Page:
While serving the customers, it is essential to focus over the table, as placing glasses over the table will require caution and proper arrangement of plates and glasses (Arduser, and Brown, 2005). 3. Proper Dressing Style: In the hospitality sector, it is essential to have proper dressing style. The personal hygiene is a noteworthy factor, as the dirty or clumsy appearance will impart a false impression on the customers (Arduser, and Brown, 2005). 4. Building Right Attitude: The right attitude involves the empathetic behavior of servers towards customers.
The feeling of helping customers with a smile is particularly influential in service oriented sector. Building right responsive behavior, concerning customers is the main motive of this object (Arduser, and Brown, 2005). 5. Attentiveness: It refers to cautious behavior regarding customers’ desires. A decent server will be vigilant enough to recognize the requirements of customers; like, when a customer’s glass is empty, the server immediately needs to ask if the customer needs other peg for drink. It is terribly hard during night shifts and long working hours (Arduser, and Brown, 2005).
Measurement of Training Success To calculate the success of training, various methods are employed: 1. Regular Assessment: This method is highly functional for the measurement of success of training modules. The learning time consumed in gaining expertise in the operations, like handling bottles, opening the cork of the bottle and displaying controlled hand gestures are measured by this method (Parpal, 2012). 2. Observations: The behaviors with customers and dressing style are measured by keen observation.
The courteous behavior is measured by ardent supervision. Moreover, the supervisor keeps an intense vision on the behavior of the server during night hours. During night hours, the chance of misbehaving with customers is comparatively high. 3. Customer Satisfaction Survey: This method is the finest among all the evaluation tools. Customers provide the genuine results for the performance of any beverage server. It will require a set of questions, which may offer correct measurement of performance (Parpal, 2012).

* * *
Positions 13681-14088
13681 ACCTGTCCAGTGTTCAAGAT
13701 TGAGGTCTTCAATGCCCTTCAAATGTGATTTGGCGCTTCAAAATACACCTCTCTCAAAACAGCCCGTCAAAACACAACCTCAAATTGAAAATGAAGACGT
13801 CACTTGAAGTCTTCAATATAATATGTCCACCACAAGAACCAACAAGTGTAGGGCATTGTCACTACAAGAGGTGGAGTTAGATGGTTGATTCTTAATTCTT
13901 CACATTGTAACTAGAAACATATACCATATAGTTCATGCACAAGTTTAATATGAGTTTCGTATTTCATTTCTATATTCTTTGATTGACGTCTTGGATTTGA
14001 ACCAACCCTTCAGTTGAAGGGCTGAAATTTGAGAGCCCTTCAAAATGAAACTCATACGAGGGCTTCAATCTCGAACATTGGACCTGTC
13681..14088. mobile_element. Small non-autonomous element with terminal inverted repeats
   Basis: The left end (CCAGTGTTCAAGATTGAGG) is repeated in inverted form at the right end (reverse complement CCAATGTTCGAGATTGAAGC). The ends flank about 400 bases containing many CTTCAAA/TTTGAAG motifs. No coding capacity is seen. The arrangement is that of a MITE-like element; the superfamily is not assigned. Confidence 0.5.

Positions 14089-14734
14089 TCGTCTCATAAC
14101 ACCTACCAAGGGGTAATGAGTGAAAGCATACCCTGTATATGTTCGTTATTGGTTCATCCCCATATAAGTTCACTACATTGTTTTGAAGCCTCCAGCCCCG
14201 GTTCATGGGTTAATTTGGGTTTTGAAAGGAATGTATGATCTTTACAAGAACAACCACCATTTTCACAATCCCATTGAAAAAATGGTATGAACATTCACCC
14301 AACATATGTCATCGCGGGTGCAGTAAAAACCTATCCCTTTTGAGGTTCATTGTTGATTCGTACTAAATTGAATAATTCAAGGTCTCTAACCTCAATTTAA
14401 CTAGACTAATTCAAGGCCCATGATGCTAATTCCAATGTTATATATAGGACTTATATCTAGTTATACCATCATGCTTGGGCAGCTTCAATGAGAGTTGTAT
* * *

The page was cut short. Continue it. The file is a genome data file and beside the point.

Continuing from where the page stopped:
Various other parameters are also taken into consideration for the performance measurement of servers, for example, attendance during lectures, dedication to learning more and evaluation of daily feedbacks. All these data will then be evaluated to calculate the overall success of the training program. In the end, the customer revisit will also be a symbol of success of training schedule (Hickey and Cichy, 2011) Work Cited Arduser, Lora and Brown, Robert D. The Waiter & Waitress and Waitstaff Training Handbook: A Complete Guide to the Proper Steps in Service for Food & Beverage Employees.
Atlantic Publishing Company, 2005 Danziger, James and Dunkle, Debora. Methods of Training in the Workplace. Web. 10 October 2012. < http://www. crito. uci. edu/papers/2005/DanzigerDunkle. pdf> Hickey, Philip J. and Cichy, Richard. Managing Service in Food and Beverage Operations. Educational Inst of the Amer Hotel (3rd ed. ). 2011 Parpal, Monica. Restaurant Server Training Guidelines. Restaurant Equipment and Supplies. Web. 10 October 2012. <http://www. foodservicewarehouse. com/restaurant-equipment-supply-marketing-articles/restaurant-management-and-operations/restaurant-server-training-guidelines/c28036. asp>